# Advance the Computing of Prime Numbers with "Prime Numbers Distribution Sequence"

Accurately computing the amount of prime numbers below an integer N is essential to furthering mathematics. Here to help advance this field is the NSI team with their innovative algorithm.

London, UK -- (ReleaseWire) -- 04/28/2017 --Within mathematics, finding out the quantity of prime numbers that exist below a certain integer is a challenging task. As such, there exists the prime-counting function, P(N), which returns the number of prime numbers below a given integer N. Within this function, two main methods are utilized to find the exact quantity of prime numbers: the "divide and count method" and "sieving techniques." While both of these methods have been thoroughly tested and proven over the years, the time and computational power needed to complete them, especially at higher values of N, present problems. More specifically, the "divide and count method" requires an immense amount of computational power, while commonly used "sieving techniques" are very memory intensive. And on top of the hardware problems these methods create, the "divide and count method" and "sieving techniques" also fail to provide information on the distribution of prime numbers, and the patterns that form within it. Luckily, a team of dedicated mathematicians at Nuclear Strategy Incorporated have developed a new algorithm to compute the number of primes below an integer N, which they have published in their paper "Prime Numbers Distribution Sequence."

This new algorithm, which is detailed within the aforementioned paper "Prime Numbers Distribution Sequence," presents an innovative take on a centuries-old field of study. PNDS, as the Nuclear Strategy Inc. team calls it, is incredibly efficient at producing the exact quantity of prime numbers below an integer between two and infinity. This incredible functionality is supported by the insane speed at which even the most modest of computers can run PNDS. In a test using a personal use computer, the quantity of prime numbers below the integer P= 1e25 was computed under ten seconds. With PNDS's ability to calculate such incredibly large values in record time with low computational strain, mathematics and the study of prime numbers will be able to advance at an accelerated rate.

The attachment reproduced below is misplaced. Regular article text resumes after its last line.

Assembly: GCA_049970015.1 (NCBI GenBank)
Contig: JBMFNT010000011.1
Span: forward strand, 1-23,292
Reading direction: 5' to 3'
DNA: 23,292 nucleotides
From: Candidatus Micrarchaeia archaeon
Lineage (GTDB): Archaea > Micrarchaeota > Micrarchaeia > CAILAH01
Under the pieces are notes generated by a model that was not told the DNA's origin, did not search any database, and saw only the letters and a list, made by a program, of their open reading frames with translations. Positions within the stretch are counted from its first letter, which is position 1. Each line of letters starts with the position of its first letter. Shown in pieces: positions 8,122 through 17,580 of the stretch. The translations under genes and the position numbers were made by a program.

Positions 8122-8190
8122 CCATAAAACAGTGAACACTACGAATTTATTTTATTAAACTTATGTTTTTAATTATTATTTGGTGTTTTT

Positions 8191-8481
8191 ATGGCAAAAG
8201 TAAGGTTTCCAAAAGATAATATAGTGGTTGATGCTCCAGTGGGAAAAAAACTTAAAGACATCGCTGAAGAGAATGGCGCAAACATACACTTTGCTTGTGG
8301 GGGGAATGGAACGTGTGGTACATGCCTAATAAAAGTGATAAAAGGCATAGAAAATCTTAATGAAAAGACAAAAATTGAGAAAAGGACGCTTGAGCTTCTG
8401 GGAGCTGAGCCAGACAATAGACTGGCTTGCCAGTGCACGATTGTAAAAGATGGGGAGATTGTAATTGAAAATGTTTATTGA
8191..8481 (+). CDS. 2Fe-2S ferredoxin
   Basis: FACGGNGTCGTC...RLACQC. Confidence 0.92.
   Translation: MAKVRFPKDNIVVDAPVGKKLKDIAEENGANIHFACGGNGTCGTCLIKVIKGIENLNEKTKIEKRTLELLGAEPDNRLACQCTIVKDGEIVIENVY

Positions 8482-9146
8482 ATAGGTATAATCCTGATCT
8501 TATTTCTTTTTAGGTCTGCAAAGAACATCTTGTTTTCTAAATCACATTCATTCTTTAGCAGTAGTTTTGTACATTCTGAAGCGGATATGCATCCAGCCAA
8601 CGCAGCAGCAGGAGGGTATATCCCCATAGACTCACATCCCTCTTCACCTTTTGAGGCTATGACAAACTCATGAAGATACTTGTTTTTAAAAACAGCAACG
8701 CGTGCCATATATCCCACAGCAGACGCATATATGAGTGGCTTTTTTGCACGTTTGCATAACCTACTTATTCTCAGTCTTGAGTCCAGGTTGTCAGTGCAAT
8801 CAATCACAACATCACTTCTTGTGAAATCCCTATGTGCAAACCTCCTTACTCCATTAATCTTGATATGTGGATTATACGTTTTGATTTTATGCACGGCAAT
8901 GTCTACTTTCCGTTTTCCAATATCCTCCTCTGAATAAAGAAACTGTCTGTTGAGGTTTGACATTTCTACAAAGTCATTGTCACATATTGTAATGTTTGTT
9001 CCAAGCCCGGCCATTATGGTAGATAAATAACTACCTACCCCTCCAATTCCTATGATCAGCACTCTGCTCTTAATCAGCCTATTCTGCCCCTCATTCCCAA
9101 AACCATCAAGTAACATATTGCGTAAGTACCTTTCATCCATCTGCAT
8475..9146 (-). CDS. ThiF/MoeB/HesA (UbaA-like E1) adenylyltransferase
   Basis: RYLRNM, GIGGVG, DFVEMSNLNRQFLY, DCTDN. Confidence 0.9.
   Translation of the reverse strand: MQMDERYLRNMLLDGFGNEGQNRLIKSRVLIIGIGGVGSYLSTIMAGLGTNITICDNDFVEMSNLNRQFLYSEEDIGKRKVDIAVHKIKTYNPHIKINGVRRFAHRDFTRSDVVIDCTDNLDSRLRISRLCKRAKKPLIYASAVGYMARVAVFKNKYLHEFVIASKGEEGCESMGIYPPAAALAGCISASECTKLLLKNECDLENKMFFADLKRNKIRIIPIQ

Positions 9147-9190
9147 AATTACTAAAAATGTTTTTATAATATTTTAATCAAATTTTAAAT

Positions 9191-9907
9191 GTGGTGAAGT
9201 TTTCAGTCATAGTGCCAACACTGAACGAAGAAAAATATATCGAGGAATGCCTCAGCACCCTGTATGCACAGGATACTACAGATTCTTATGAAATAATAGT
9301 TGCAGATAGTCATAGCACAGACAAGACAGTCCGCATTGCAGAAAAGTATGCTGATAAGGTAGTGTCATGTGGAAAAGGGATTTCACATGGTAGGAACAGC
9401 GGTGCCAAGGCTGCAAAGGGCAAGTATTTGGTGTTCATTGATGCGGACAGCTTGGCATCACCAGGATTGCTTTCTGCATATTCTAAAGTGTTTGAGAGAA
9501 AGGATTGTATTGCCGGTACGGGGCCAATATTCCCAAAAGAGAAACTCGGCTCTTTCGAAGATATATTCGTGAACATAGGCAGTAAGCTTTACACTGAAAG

With work completed on the algorithm and "Prime Numbers Distribution Sequence" published, NSI faces one final roadblock: funding. Today, Nuclear Security Inc. has turned to Kickstarter, in the hopes that with enough funding, they will be able to attract researchers at a major university, thus allowing their hard work to be explored further. So with reader support, "Prime Numbers Distribution Sequence" can finally receive the recognition it deserves, accelerating the field of prime number computation by leaps and bounds.

For more information, visit the "Prime Numbers Distribution Sequence" Kickstarter campaign page.